Adam French, director of laboratory operations, explains: ‘Hvivo runs human challenge studies where we take healthy volunteers and administer a virus, normally flu or HIV or RSV to test vaccines for treatment against those diseases.

‘We are also working with the UK government’s task force on setting up the first Covid-19 human challenge model, which we are doing in partnership with Imperial College London and the Royal Free Hospital.

‘For many years we have offered seasonal testing for seasonal coronaviruses and many other viruses, which means that we are in a fantastic position to be able to use those assays for Covid-19.’

Human challenge models enable companies to develop a better understanding of their vaccine in a small number of participants very quickly. As the subjects are inoculated and infected at a known point in time, the models can provide more accurate data than traditional field trials.

‘We have one of the largest units, at 24 bed units. We now have an additional facility with 19 rooms and we have 22 rooms at the Royal Free Hospital specifically for use with Covid. That combination is the biggest setup for viral challenge studies,’ said French.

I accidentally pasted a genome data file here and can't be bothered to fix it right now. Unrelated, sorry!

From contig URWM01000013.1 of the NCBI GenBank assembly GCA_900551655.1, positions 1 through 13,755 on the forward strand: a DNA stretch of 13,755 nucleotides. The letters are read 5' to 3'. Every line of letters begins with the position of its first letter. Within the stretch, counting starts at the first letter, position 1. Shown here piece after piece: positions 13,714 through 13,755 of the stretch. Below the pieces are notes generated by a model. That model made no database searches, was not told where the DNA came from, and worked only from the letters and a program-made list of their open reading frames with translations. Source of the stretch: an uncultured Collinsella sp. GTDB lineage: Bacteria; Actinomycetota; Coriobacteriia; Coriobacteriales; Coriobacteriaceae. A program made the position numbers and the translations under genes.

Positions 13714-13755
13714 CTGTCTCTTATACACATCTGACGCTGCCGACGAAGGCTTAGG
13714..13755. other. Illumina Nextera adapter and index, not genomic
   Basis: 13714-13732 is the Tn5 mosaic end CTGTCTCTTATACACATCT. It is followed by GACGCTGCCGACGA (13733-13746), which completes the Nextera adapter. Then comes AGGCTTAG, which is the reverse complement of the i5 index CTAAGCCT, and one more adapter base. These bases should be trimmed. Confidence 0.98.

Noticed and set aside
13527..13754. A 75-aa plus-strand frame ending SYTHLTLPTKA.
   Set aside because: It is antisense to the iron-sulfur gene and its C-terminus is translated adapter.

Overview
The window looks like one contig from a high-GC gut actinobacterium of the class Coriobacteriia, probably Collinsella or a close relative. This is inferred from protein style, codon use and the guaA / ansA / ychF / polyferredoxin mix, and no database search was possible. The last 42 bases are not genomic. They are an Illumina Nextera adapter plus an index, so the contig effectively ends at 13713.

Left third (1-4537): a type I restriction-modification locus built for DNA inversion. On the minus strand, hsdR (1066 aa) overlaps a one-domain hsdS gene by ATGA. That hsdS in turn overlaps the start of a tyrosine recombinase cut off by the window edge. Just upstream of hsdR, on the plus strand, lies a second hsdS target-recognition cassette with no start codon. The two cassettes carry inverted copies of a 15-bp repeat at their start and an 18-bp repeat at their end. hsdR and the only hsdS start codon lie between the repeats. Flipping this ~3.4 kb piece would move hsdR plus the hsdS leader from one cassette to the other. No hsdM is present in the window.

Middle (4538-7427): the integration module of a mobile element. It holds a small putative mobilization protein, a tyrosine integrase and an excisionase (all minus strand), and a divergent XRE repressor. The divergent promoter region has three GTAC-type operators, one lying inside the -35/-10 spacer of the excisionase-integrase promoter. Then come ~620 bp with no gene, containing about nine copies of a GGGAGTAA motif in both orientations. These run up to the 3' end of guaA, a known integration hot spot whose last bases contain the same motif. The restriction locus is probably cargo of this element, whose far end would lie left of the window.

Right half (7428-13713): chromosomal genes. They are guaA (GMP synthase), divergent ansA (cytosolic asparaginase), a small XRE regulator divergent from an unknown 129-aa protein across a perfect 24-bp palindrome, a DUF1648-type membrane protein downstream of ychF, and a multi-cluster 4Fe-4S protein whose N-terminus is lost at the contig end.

‘We recruit healthy volunteers, just as you would have for any normal clinical trial. It is an in-patient model so they come into our facility, depending on the virus, for up to 15 days. They are admitted as fully-healthy fully-screened subjects. We monitor them and record their symptoms. We take samples to measure their viral load and the viral shedding, and then we can see that return back down to healthy. Once they are fully healthy – which is why they are with us for 15 days – they go home,’ added French.

Human challenge models sit between phase one and phase two trials. The information provided by the challenge model can then be used to help organisations make the decision to continue a vaccine’s development onto phase two trials.